Inheritance Tax, Gift Tax & Capital Acquisition Tax
The taxable amount depends on the relationship of the donor and the recipient; there are three groups’ thresholds at present.
Group A – Parent to a Child, includes adopted children, step children and certain foster children. Threshold currently €225,000
Group B – Brother, sister, niece, nephew, blood relative. Threshold currently €30,150
Group C – Applies to all other cases. Threshold currently €15,075
These Tax Thresholds generally change with each budget and are effective from that night. Where the gift or inheritance is in excess of the Threshold depending on the relationship, CAT will apply to the excess at 33%.
How can I reduce my Capital Acquisition Tax Liability?
There are a number of reliefs available to help reduce the Capital Acquisitions Tax liability.
1. Agricultural Relief – the value of the gift or inheritance is reduced by 90% if the recipient satisfies the “farmer test”. This simply means that if the value of your agricultural assets after taking the gift or inheritance is 80% or more of your total assets and you are an active farmer, then you can avail of agricultural relief.
2. Business Relief – the value of the gift or inheritance is reduced by 90%, if the recipient satisfies 3 conditions, which are:
a. Gift or inheritance taken after the 11 April 1994.
b. Must be relevant business property.
c. The donor or spouse of the donor must have owned the assets for 5 or more years prior to the gift or inheritance.
3. Favourite Nephew/Niece Relief – has the effect of putting the recipient into Group A instead of B where certain conditions are met.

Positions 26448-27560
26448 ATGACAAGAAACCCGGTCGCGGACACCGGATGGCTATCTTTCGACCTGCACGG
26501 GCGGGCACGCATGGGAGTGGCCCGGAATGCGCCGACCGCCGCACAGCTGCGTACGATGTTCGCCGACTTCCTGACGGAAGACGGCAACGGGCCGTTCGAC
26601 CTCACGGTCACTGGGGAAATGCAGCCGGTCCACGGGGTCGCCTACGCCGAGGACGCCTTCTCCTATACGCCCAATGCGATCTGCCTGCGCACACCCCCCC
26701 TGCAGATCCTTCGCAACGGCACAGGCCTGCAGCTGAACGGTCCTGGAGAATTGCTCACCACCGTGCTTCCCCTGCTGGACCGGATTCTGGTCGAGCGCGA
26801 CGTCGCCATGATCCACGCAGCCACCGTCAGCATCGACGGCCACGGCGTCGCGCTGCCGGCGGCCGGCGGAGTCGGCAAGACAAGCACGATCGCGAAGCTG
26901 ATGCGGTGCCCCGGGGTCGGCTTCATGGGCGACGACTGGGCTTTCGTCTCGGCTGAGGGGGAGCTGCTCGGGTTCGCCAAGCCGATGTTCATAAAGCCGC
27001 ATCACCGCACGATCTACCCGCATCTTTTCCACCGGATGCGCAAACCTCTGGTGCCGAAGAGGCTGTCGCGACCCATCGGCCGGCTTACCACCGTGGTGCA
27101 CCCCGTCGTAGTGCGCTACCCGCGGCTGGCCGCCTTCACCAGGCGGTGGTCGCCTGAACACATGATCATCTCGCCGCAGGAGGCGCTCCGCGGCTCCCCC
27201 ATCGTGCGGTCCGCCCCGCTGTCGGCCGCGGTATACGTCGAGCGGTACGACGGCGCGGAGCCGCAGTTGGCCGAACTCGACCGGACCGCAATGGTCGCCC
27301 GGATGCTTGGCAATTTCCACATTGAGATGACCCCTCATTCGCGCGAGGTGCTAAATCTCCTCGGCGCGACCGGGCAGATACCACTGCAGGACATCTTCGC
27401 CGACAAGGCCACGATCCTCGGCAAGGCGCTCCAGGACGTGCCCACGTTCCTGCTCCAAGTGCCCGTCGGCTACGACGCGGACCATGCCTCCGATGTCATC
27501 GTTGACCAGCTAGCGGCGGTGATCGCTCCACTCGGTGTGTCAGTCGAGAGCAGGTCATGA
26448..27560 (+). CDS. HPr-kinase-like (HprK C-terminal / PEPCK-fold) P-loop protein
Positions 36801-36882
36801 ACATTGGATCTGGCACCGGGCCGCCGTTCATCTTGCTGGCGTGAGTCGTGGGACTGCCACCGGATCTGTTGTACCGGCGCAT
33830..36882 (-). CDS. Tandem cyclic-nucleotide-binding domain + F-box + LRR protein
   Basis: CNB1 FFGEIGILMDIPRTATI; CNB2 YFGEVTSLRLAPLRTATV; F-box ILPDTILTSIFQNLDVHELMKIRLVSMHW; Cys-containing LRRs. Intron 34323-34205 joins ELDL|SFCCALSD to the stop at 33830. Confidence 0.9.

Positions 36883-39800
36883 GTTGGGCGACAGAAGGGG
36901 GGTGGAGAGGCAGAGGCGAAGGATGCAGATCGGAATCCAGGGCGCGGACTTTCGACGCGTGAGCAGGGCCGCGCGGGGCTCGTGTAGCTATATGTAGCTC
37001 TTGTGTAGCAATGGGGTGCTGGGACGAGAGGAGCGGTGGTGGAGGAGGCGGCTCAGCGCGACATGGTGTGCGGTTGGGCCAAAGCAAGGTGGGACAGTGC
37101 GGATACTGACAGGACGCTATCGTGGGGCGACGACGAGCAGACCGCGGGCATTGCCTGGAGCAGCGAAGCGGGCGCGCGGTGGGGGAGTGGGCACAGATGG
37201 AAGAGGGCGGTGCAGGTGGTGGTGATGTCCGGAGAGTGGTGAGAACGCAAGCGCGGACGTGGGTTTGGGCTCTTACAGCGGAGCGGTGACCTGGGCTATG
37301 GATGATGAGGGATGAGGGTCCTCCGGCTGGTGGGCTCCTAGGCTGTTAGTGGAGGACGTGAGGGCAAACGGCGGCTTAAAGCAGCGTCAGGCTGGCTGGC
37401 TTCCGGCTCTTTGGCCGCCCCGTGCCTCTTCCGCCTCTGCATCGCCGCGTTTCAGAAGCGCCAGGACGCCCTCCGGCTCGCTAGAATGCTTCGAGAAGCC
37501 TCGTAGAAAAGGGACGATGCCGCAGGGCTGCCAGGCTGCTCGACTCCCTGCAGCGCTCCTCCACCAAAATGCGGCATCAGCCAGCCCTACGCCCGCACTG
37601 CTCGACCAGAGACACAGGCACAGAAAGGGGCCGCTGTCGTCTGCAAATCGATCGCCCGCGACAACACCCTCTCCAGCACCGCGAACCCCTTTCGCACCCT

The recipient should be aware that these reliefs will be clawed back and tax will be payable if the asset is sold within 6 years of the gift or inheritance.
Are there any Tax Exemptions applicable?
There are a number of exemptions available whereby no tax will be payable.
1. Spousal Exemption – no tax liability on gifts or inheritances between spouses.
2. First €3,000 is exempt annually, can apply to any number of donors, applies to gifts only.
3. Dwelling house exemption – main condition, must have lived in the house as their principal residence for 3 years prior to the gift or inheritance.
4. Inheritances taken by parents on the death of a child are exempt if the child had received a non exempt gift in the previous 5 years.
This is only a brief outline of the workings, reliefs and exemptions available to a recipient.
When planning to give a gift all taxes should be reviewed, as Capital Gains Tax may arise for the donor and Stamp Duty can arise on many assets for the recipient.
Always take professional advice when making a will or giving a gift and avail of the best possible tax relief relative to your circumstances.
Further information on the reliefs and exemptions available are on www.revenue.ie or
please contact Linda Scott on 049 4371211.